Rājadharmapravīṇa T R A Thumboo Chetty

After Sir K Seshadri Iyer, Rayalu Arokiaswamy Thumboo Chetty of Tiruchirapalli (Trichinopoly) became the Diwan of Mysore. His tenure as Diwan was for a mere seven-month-period.

Rājadharmapravīṇa[1] T R A Thumboo Chetty was a Christian of the Roman Catholic denomination. He was a person well-known for his integrity and non-deceitful nature. I have heard many people praise his benevolence and upright character.

The Pioneering Efforts of Swami Vivekananda

Does the ancient Hindu religion have the life-essence to survive, giving answers to the questions posed by the new world?

Does that hallowed and sacred culture have the spine and bones to stand upright, head held high, in the face of Western knowledge and astounding feats [of modern science]?

Does Veda-Vedānta possess that elevated spirit of inherent goodness to remain afloat in the torrent of scientific powers, striking with belligerence, wave upon wave?

S G Bindu Rao (Part 1)

One day, at about three in the afternoon, Bindu Rao visited my house. I asked him, “When did you arrive?” 

He said, “I left Chitradurga this morning and came here at around eleven, freshened up and had lunch at my younger brother’s place, then I came to see you. I’m now ninety-two years old. I felt like sharing that with you!”

Me: “How did you come here? In a vehicle[1]?” 

BR: (pointing towards his legs) “What’s the need for a vehicle when I have these?”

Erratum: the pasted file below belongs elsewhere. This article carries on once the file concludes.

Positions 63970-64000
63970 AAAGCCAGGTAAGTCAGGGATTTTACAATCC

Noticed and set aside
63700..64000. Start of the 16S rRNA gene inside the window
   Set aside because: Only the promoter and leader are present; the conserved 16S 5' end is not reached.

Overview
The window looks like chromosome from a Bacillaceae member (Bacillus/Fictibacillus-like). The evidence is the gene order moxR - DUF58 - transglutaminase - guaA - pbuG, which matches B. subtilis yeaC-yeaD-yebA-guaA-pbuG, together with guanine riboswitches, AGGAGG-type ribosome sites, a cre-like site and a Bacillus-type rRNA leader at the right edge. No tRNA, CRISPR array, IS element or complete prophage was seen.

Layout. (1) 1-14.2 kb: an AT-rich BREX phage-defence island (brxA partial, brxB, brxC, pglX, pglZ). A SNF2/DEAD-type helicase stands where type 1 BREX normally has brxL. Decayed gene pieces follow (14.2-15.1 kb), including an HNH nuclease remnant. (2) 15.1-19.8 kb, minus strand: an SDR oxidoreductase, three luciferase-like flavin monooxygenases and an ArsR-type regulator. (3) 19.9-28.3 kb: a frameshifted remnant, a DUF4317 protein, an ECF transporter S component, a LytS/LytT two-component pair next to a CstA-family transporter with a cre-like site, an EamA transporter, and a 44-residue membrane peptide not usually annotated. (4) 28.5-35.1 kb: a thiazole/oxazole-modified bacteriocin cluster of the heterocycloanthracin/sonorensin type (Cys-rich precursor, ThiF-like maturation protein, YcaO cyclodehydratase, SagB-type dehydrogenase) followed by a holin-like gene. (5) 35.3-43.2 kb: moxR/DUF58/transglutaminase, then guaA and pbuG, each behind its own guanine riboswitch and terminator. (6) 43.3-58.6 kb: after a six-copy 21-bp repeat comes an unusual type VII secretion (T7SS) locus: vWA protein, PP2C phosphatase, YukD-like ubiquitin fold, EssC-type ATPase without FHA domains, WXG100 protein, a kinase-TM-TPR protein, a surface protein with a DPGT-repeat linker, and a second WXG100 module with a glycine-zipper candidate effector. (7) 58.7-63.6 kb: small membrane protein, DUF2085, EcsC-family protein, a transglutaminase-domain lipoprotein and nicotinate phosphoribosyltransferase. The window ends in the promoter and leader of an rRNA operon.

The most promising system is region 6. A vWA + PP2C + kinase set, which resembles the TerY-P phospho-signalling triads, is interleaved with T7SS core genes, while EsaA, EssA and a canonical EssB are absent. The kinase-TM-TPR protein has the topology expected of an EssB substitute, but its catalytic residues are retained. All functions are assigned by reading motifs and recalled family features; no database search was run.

The Musician Kempe Gowda

I had the acquaintance of Sri Kempe Gowda for a really short time—about two or three hours.

Sri Kempe Gowda hailed from the Coimbatore region. There was no one to tell how he acquired the craze for music. After his childhood, he became the disciple of Sri Pattanam Subrahmanya Iyer who was renowned in Tiruvayur in the Tanjavur district. Out there, Kempe Gowda was the classmate of Vidwan Mysore Vasudevacharya. I have heard that in his final days, Kempe Gowda was staying in the house of Sri Rame Gowda in Jigani Village, which falls en route Bangalore-Bannerghatta.

C Rajagopalachari (Part 1)

Chakravarti Rajagopalachari always wore smoked glasses (i.e. dark glasses). This gave way to ridicule. It’s true that his eyesight was weak, just like several others. But why the black-coloured glasses? So that others do not realize how his eye-balls are turning; the movement of the eyes indicates the intent of the mind. When the mind is under the grip of anger and distress, or is thinking of something insincere, it shows in the eyes; the wise may understand that; to avoid that, dark glasses to hide one’s real intent – such was the rumour.